Clayton Stoess, Jr.

Kentucky Governor, Andy Beshear, has an approval rating well over 50%, which in most instances would all but guarantee winning re-election. However, being right on policy does not guarantee a vote in November. 

I am reminded of the words of Maya Angelou, who said, “People will forget what you said, people will forget what you did, but people will never forget how you made them feel.” Right now, just reminding people of your achievements does not create the connection that comes from the political sophistry practiced by the likes of Donald Trump and many other Trump acolytes, like Daniel Cameron, who is Beshear’s Republican opponent.  Even if voters appreciate what has been accomplished by Beshear, that doesn’t guarantee a vote.  The goal must be to help voters “feel” the positive effects of the job that Beshear has done and help voters “feel” the hope for a more positive future for all Kentuckians. It is all about Beshear’s message making a personal, emotional connection with voters so they “feel” his personal concern for the things that are important to them.

We must remember that Beshear only beat Bevin, the most unpopular Kentucky governor ever, by about 5,000 votes and every other constitutional race gave Republicans victories with many more votes. The Beshear campaign must never ignore just how inherently red Kentucky has become, and Beshear’s positive record must be messaged in a way that makes a very personal connection with the voters that have benefited and will benefit from Beshear’s re-election.

Here's where Attorney General Daniel Cameron and Gov. Andy Beshear have held campaign stops in the 2023 governor's race as of June 28, 2023.

Connecting with older voters is a challenge for Gov. Beshear

Another challenge for Beshear will be connecting with older voters. Full disclosure, I am well over 50 years old, and I have been passionate to work with a progressive/Democratic campaign. To that end, I have participated in a number of webinars and chat groups about running progressive campaigns. During these webinars, a persistent point among the participants (all under 30) was how frustrating and difficult it was working with older volunteers and voters. It is more than ironic that most of this group of “woke” individuals who are rightly and vehemently averse to any prejudice against people of color, women, LGBTQ individuals seem quite comfortable with a prejudicial attitude against most anyone over 50. The over-50 voters are the most reliable group who will show up and vote on election day. The Beshear campaign, that is not immune to a young, progressive staff, must recognize the importance of identifying, reaching and connecting with this group of older Kentuckians.

Trouble connecting to rural voters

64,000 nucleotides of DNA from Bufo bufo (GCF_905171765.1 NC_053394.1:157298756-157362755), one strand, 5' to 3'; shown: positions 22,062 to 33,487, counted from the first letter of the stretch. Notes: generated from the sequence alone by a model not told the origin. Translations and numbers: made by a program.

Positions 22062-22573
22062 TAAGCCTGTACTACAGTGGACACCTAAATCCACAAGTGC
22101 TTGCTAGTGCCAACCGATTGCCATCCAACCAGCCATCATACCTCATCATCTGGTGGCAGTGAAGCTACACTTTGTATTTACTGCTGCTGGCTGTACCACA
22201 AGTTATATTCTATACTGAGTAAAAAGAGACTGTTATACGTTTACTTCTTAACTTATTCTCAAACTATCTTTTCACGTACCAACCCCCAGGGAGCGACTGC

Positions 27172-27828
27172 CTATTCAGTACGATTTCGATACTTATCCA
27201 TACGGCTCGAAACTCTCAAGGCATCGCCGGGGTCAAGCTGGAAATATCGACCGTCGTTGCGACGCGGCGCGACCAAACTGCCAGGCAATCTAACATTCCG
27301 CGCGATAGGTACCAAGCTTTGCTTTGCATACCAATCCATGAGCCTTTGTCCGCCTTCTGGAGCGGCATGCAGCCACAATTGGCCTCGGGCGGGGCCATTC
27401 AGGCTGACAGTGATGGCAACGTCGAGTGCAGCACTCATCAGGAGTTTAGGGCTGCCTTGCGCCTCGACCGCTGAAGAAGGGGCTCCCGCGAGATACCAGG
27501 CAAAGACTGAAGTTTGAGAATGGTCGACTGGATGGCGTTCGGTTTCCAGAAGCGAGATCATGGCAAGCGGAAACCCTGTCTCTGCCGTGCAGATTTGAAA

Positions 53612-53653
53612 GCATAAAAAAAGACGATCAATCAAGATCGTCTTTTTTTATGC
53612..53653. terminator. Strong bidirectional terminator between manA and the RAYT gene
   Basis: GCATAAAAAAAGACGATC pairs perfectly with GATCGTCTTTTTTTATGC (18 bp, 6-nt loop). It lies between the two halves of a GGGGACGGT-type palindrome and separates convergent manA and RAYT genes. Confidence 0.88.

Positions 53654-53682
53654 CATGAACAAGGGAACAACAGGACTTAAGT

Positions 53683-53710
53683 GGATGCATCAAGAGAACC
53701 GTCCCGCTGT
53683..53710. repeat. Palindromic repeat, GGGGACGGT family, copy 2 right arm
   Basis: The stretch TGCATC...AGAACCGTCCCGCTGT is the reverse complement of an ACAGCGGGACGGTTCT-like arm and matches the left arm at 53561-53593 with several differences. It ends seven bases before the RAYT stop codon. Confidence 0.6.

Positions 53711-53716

The other concern I have from interacting with progressive campaign “wokeness” is what seems to be a subliminal disdain by many young staffers for the average voter who isn’t as “woke” as they are. This helps explain the difficulty that many Democratic campaigns have had connecting with rural voters that comprise much of the electorate in Kentucky.  Many Democratic campaigns seem to have lost sight of the fact that our democracy depends on gaining a winning number of voters (“woke” or “unwoke”) to show up and vote for their candidate. If one truly believes in the importance of our democracy, then one must have a deep and abiding faith in the ultimate wisdom of the entire electorate and work to include a very diverse group of voters throughout the entire state. 

I truly want Beshear to win. I am greatly concerned about what an unrestrained, Republican, legislative super-majority might do without a Democratic governor to thwart or at least ameliorate the GOP attacks on voter rights, women’s and minority rights, benefits for children and the disabled, public education and teachers and the petty and pathetic focus on social issues like transgender children.  In my opinion, Beshear and Democrats win on every issue for a majority of Kentuckians, but the question remains as to whether the Beshear campaign can effectively connect with voter feelings that will motivate a majority of voters to show up at the polls in support of his re-election.   

Clayton Stoess, Jr

Clayton Stoess, Jr. was born and raised in Kentucky. He was Phi Beta Kappa at Centre, then attended the University of Wisconsin, Madison for his Masters in Political Science.  He has served as chairman of Oldham County Planning and Zoning Board of Adjustments for 12 years, chairman of the Democratic party through 4 election cycles, Mayor of Pewee Valley for 4 years and ran for state representative twice as a Democrat.  His also worked in his family businesses in Crestwood that included Stoess Hardware, Stoess Manor, Crestwood Manor, HyPoint Development and Stoess Funeral Home.